Anthology of authors with isle ties doesn’t live up to hype
"Undrawn Lines" is a collection of 15 short stories celebrated for all the wrong reasons. First, its editor, Amber Stierli, is a young woman from the University of Hawaii and Jelly's Bookstore who shelled out $7,000 of her own money to publish the book.
"Undrawn Lines: An Anthology of Fiction"
Compiled and edited by Amber Mui Fah Stierli
(Monkeypod Ink 2006)
Hardcover, 181 pages, $10
Order through bookstores or www.amazon.com
Second, its appearance has been hailed by feminists, here and abroad, as an instance of "women-can-do-it" entrepreneurship.
And third, undue emphasis has been placed on Stierli's chief principle of selection -- that the writers themselves possess deep personal connections with Hawaii (as opposed to merely writing about Hawaii). These are stories by Hawaii-related writers rather than stories about our islands.
"I was meeting strong writers," Stierli notes in her preface, "but they were sending their manuscripts to the mainland for publication. Why? There is no market here for writing that is not set in Hawaii."
This is true enough, and Stierli's basic concept is a sound one. It's just that the end result does not justify the hype, e.g., "a beautiful book ... an impressive collection that's not to miss" (Wow! Women on Writing).
In light of the generous comments, it's hard to be churlish. Yet the truth is that "Undrawn Lines" is justified only as a mild alternative to Danielle Steele or John Grisham. The stories are mostly unchallenging and in many cases seriously overwritten -- for example, minor details given exaggerated prominence, or lame endings that don't fully support their writers' demands that, echoing Arthur Miller, attention should be paid to such a person, or such people under such circumstances.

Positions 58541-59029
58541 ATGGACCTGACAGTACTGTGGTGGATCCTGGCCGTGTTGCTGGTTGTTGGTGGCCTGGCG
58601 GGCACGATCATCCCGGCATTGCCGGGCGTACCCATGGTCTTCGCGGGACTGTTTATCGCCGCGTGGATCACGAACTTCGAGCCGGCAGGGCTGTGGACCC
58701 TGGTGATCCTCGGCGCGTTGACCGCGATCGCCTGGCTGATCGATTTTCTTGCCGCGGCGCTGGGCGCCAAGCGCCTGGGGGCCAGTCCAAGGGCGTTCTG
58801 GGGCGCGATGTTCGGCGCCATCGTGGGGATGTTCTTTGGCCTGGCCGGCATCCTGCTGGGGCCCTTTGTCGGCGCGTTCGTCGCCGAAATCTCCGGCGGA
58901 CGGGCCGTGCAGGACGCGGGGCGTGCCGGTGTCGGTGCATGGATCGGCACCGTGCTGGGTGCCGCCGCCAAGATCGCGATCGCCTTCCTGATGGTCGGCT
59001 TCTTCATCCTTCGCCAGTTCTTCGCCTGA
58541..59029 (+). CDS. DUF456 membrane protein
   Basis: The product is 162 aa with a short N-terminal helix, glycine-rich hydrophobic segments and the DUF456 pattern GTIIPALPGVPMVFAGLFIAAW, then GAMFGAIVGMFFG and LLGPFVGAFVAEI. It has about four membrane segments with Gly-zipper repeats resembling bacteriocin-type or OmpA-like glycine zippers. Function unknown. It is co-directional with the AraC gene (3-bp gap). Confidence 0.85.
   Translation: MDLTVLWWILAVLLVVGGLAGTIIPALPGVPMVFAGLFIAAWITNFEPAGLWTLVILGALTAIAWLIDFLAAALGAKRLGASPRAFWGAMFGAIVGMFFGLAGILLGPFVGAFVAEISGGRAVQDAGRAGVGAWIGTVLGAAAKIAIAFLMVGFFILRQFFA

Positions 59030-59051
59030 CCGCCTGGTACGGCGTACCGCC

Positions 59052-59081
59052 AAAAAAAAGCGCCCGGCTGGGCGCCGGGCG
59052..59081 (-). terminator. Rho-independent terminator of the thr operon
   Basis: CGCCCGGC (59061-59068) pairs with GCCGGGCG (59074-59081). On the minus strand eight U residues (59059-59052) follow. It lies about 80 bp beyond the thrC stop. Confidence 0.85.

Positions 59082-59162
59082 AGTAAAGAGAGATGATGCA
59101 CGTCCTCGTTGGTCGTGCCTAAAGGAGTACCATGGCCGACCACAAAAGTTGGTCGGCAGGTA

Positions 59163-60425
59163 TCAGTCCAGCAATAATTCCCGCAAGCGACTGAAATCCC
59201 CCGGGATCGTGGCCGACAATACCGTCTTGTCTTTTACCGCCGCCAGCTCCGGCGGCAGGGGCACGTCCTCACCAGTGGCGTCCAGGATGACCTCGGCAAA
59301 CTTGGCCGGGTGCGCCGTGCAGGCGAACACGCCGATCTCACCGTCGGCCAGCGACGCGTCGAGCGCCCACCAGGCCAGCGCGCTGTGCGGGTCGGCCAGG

The tale that most bears this out is an over-long parable called "The Story of the Beautiful Red Star," by Norm Winters, in which a motherly she-star gives up "her spirit to save the spirit of a baby star." This generates such grief among the other planets "that they absorb and dissolve the negatons of earth," etc. Like a kiddie book, this is followed by a little ditty, music and all, called "The Stars Weeping Song."
Other stories touch on such matters as unrequited love, a young girl's growing lesbianism, tensions between roommates and the relationship between a haole boss and his Hawaiian worker (one or two of the stories are in fact set here).
None of them seems to get anywhere. Each makes for a mildly distracting read. A slow afternoon on the beach would be a good place for it.
is scholar-in-residence at Brigham Young University-Hawaii and Adjunct Professor of English at TransPacific Hawaii College. His latest book is "The Tragedy of Richard II, Part One: A Newly Authenticated Play by William Shakespeare." E-mail him at email@example.com